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United States v. Burns

United States Court of Appeals, Seventh Circuit

December 12, 2016

United States of America, Plain tiff-Appellee,
v.
John T. Burns, III, Defendant-Appellant.

          Argued September 13, 2016

          Appeal from the United States District Court for the Northern District of Illinois, Eastern Division. No. 10 CR 394 - Charles P. Kocoras, Judge.

          Before Bauer, Kanne, and Hamilton, Circuit Judges.

          Kanne, Circuit Judge.

         John Burns made fraudulent misrepresentations when soliciting investments for his employer, USA Retirement Services ("USARMS"). Burns told investors that he had experience managing investments and that he had personally invested in USARMS's promissory notes. His statements were false. Moreover, without Burns's knowledge, the investment opportunity was fraudulent. USARMS's owners were operating a Ponzi scheme.

          With USARMS's owners out of the picture for various reasons, the government filed a superseding indictment against Burns. The government alleged that Burns committed fraud by making material misrepresentations to investors. A jury convicted Burns on two counts of wire fraud and three counts of mail fraud. Despite not alleging that Burns knew of or participated in the Ponzi scheme, the government sought to hold Burns accountable for the entire $3.3 million the investors that he solicited lost as a result of the Ponzi scheme. The district court enhanced Burns's sentence, ordered restitution, and ordered forfeiture based on the victims' $3.3 million total loss.

         On appeal, Burns argues that there was insufficient evidence to convict him of making material misrepresentations. Burns also challenges the sentencing enhancement and the restitution order on grounds that the district court did not determine that he proximately caused the victims' loss. Finally, Burns argues that the forfeiture order was improper because it was based on the victims' loss and not on his gain. Because there was sufficient evidence to convict, we affirm Burns's conviction. But because the district court erred in calculating the sentence, restitution order, and forfeiture order, we remand for resentencing.

         I. Background

         At U.S. ARMS, Burns's primary job was to provide estate-planning services to clients. In addition to those services, Burns would offer clients an opportunity to invest in promissory notes that USARMS sold. The notes were allegedly backed by Turkish bonds. USARMS's owners, Francois Durmaz and Robert Pribilski, claimed to have a connection in the Turkish government that allowed them to purchase the bonds at a below-market rate. USARMS guaranteed an 8.5 percent rate of return and told investors that returns could be as high as 14 percent.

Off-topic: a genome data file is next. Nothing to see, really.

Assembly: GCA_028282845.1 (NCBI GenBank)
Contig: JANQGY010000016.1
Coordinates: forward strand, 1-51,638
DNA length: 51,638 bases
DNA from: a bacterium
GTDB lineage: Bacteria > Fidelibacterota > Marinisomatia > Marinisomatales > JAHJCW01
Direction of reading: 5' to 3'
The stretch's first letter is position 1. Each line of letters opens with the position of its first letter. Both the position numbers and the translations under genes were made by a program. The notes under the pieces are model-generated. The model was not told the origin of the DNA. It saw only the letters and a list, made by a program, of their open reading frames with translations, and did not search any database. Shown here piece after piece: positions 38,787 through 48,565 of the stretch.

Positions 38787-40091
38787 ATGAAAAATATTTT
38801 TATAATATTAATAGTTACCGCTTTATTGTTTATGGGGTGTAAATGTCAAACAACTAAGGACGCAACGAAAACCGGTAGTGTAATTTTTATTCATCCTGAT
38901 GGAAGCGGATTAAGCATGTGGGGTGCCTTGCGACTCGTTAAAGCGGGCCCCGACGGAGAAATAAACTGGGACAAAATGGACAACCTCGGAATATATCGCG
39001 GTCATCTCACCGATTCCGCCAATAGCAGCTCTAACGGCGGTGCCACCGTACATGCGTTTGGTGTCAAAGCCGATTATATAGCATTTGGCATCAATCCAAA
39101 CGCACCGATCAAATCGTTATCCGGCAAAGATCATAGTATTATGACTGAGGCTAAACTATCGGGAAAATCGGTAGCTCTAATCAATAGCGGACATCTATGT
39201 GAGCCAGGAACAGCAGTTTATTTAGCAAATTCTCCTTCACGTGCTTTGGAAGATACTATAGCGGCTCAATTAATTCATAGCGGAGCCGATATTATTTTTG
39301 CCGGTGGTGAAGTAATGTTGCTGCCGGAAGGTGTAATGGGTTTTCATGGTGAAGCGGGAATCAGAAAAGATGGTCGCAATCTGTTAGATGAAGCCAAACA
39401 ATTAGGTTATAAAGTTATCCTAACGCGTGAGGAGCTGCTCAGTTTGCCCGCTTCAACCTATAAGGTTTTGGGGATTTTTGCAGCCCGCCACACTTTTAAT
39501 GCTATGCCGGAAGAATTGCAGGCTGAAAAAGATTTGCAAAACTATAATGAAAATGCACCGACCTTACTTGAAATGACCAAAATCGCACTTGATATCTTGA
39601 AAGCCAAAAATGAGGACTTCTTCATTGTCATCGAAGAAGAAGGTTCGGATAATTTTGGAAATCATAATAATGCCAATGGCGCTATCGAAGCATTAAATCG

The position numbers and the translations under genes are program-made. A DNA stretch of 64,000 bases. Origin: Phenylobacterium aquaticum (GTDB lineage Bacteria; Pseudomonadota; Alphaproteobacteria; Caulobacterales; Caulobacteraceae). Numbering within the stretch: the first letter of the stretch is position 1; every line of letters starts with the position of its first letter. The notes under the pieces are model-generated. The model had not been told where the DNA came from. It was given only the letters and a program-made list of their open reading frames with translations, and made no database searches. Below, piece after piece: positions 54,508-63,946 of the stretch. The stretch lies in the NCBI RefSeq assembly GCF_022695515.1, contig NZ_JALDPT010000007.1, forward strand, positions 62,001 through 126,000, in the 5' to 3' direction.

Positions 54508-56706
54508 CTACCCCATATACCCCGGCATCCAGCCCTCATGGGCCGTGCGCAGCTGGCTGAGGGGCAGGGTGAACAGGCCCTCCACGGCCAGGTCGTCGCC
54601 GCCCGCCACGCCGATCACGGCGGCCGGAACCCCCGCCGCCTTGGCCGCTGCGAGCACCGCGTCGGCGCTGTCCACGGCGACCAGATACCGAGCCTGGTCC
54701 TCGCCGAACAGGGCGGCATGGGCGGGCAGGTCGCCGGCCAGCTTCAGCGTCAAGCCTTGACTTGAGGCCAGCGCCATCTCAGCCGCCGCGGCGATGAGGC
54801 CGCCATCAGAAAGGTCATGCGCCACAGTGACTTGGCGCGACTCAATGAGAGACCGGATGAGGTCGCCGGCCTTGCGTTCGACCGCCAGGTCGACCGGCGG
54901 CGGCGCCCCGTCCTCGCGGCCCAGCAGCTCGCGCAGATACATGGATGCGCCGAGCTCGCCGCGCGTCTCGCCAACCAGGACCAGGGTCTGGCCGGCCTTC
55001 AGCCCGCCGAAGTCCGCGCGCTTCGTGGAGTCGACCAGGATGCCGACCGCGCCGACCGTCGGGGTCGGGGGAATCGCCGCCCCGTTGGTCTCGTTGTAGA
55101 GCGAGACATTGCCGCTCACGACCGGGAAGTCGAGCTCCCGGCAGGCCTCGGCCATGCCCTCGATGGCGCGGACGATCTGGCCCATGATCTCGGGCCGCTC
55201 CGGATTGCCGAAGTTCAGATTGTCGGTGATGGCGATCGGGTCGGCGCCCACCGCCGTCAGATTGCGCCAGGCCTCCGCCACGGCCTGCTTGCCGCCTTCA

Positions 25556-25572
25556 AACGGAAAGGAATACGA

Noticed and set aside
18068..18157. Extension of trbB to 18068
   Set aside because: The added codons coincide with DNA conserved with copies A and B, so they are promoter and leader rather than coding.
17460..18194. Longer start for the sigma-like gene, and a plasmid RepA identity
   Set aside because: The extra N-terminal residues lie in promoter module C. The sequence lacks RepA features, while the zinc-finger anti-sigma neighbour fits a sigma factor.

As the high guaranteed rate of return might have hinted, the investment opportunity was too good to be true. USARMS never purchased Turkish bonds. Instead, Durmaz and Pribil-ski used the investments for their personal use and to pay earlier investors "returns" on their investment-indicia of a classic Ponzi scheme.

         The government's original criminal complaint charged only Durmaz with wire fraud in connection with the Ponzi scheme. Perhaps aware that the scam had run its course and was about to collapse, Durmaz fled the country before the original complaint was filed. Roughly two years later, the government filed an indictment against Durmaz, Pribilski, and Burns, charging them with various counts of wire and mail fraud. Pribilski pled guilty to the charges. But before he could be sentenced, he died.

         With only Burns left alive and in the United States, the government filed a superseding indictment. The government alleged that Burns had induced certain victims to invest in USARMS by falsely telling them that he had experience managing investments and that he and his family had invested in the Turkish bonds. The superseding indictment made no reference to the Ponzi scheme. In its response to Burns's motion in limine, the government stated that the "Defendant is not alleged to have knowingly participated in the Ponzi scheme" and that the lies about his credentials and his personal investment are "the only crimes that defendant is alleged to have committed." (R. 104 at 4.)

          At trial, the government called six of the victims Burns had solicited investments from. Five victims testified that they had relied on Burns's statements that he and his family had invested in the Turkish bonds. A sixth victim testified that Burns said that he had experience handling investments and that he personally allocated Turkish bonds to investor accounts.

         At the close of evidence, the jury convicted Burns on two counts of wire fraud and three counts of mail fraud. The district court sentenced Burns to eighty-four months in prison and three years' supervised release. When calculating the sentence, the district court applied an 18-level enhancement to account for the roughly $3.3 million Burns's victims lost in their investment with USARMS. The district court also entered a restitution order and forfeiture order, both for $3.3 million. Burns filed a motion for judgment of acquittal and a motion for a new trial. The district court denied the motions, and this appeal followed.